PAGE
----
I don’t wish to discourage anyone from applying their goodwill. I just urge us all to critically examine the implications of our actions, individual and collective, and try to examine the source of the problems that we are so keen so solve instead of addressing the surface. From a position of privilege, can we take a more informed view of the vast socio-economic discrepancies directly caused by our own complicity in a system which values capital over life? Of course the world needs help. And it’s a beautiful thing that there are so many people ready to offer what time and money they have. But the benefits of voluntourism are largely an illusion.

I think the term ‘soft colonialism’ is worth a deeper look, to be sure. Are we, as Ivan Illich argued long ago, nothing more than ‘salespeople for the middle class American way of life’?  This idea deserves more in depth exploration, and Daniel Dennett presents us with the fairly well articulated concept of ‘dangerous memes.’  In short, the argument goes, you can inoculate against disease viruses but ‘viruses of the mind’ are potentially even more damaging, infecting most dramatically the young [African, for example] children who crowd around the mzungus, their minds not yet fully protected because their cultural learning is still in process.  Richard Dawkins, originator of the term “meme” (in his 1976 book The Selfish Gene), elaborates on the idea of ‘viruses of the mind’ in his 2003 book The Devil’s Chaplin.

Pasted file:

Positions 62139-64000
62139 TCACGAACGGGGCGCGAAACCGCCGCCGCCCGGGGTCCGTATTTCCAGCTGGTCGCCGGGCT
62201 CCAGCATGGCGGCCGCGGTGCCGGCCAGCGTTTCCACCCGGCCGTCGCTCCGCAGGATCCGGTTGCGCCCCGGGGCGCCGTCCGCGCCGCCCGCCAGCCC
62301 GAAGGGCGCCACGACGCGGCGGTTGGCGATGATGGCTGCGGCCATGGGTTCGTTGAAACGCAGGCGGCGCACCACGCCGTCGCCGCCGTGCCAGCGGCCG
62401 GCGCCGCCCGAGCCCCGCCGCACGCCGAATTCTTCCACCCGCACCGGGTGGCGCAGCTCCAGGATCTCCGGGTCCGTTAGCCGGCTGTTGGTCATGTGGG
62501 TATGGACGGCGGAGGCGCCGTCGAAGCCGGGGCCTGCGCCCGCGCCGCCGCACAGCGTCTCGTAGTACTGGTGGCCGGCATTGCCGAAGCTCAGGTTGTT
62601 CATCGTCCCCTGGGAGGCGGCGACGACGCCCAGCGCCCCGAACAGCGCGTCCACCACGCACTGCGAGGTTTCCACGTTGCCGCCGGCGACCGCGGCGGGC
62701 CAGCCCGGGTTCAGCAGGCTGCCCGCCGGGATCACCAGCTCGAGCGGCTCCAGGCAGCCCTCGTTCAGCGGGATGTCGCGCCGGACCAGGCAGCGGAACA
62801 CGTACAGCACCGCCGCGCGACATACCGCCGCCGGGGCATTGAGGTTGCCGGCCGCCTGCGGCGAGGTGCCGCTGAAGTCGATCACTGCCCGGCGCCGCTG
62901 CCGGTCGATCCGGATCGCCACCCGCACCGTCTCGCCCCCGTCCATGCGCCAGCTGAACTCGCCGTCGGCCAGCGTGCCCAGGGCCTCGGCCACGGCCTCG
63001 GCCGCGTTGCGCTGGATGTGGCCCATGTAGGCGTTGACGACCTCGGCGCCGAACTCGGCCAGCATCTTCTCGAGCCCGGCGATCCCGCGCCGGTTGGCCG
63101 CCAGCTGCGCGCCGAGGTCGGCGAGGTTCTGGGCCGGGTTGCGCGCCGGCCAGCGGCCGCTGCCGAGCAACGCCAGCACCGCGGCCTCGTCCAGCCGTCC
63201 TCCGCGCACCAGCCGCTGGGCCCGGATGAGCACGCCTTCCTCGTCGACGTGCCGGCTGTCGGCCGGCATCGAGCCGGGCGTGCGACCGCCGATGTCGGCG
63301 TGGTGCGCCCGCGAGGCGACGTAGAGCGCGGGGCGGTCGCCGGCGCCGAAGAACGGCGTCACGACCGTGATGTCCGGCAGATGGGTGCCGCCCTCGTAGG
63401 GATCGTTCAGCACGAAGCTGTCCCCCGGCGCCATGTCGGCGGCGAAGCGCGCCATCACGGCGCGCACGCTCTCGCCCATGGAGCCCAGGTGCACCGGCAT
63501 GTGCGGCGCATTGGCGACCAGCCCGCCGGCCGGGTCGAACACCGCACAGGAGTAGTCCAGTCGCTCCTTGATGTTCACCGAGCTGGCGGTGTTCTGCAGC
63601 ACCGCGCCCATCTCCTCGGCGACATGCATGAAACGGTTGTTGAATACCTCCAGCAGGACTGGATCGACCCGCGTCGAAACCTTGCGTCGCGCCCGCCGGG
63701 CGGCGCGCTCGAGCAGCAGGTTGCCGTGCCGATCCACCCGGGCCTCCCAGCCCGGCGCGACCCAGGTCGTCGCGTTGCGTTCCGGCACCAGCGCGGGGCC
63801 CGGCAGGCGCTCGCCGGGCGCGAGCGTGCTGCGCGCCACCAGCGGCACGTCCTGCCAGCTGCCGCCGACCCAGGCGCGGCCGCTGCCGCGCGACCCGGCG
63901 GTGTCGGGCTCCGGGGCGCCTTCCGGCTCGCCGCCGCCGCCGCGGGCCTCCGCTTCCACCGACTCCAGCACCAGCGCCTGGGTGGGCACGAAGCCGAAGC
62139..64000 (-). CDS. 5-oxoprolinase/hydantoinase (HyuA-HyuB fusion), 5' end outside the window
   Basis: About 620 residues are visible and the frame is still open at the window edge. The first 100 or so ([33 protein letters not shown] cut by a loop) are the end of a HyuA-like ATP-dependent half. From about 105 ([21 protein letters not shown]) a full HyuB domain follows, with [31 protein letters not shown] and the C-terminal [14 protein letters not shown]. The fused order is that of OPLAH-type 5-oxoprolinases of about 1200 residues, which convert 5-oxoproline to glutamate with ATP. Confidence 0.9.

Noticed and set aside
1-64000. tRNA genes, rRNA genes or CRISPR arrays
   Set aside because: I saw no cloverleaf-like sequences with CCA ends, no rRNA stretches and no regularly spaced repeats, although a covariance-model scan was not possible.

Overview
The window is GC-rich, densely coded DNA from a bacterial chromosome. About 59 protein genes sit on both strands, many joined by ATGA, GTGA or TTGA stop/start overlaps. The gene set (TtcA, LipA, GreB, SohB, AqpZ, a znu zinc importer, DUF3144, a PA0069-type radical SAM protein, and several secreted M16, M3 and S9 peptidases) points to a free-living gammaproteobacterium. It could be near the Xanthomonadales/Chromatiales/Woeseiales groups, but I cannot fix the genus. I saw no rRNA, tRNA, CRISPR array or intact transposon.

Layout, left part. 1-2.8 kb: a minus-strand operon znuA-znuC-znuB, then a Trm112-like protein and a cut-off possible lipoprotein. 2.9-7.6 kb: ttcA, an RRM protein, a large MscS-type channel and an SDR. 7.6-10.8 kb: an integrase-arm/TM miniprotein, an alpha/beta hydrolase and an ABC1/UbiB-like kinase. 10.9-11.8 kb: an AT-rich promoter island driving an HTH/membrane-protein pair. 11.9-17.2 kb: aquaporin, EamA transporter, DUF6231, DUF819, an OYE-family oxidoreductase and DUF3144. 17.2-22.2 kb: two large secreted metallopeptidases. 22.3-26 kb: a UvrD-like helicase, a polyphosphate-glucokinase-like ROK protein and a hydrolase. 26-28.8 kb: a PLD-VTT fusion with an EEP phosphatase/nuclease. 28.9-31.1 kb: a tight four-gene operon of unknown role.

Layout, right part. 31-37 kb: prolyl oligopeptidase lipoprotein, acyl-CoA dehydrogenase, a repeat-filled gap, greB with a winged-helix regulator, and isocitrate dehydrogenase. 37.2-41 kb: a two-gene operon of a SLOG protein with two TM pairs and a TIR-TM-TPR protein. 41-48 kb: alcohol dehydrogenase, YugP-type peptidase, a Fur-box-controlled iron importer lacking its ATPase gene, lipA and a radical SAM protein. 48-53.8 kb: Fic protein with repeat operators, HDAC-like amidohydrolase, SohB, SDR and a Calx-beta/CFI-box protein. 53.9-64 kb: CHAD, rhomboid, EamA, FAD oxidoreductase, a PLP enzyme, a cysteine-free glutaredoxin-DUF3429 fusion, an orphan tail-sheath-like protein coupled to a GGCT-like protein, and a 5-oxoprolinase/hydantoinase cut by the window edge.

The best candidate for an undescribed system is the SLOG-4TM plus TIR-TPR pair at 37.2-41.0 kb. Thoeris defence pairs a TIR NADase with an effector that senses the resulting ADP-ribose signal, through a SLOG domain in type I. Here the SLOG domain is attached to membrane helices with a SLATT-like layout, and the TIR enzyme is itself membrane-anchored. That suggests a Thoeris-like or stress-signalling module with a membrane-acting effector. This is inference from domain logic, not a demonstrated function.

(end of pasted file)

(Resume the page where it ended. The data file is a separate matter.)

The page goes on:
Doing harm?
Making detailed note of a specific -and perhaps insidious- form of voluntourism, visiting orphanages in the developing world, Rafia Zakaria in his article “The white tourists burden” explains that,  “Volunteerism presents an escape, a rare encounter with an authenticity sorely missed, hardship palpably and physically felt – for a small price.”  He is among may who are asking the question about whether or not voluntourism is doing more harm than good.

Scanning down the list of blog posts -some very on point and other not so much- on this Huffington Post  site is useful and can serve to shed light on the good, the bad and the ugly of voluntourism.  Of particular note is the blog post that went viral by Pippa Biddle entitled “The problem with little white girls (and boys):  why I stopped being a voluntourist” where she chronicles her transformation of perspective on her efforts to ‘help.’

My thoughts on this topic were put into some words of “Advice for new college graduates out to save the world“, though you’ll find nothing terribly new in this piece it may sum up some of what you have read above.

Summary thoughts
We should never proceed blindly as we seek to address our need to show -and act on- our empathy toward others, wherever this may happen.  Though we all need to avoid the “paralysis of analysis” that this self-questioning can generate, we must never act as if knowing the real impact of our actions is not relevant, despite our best intentions.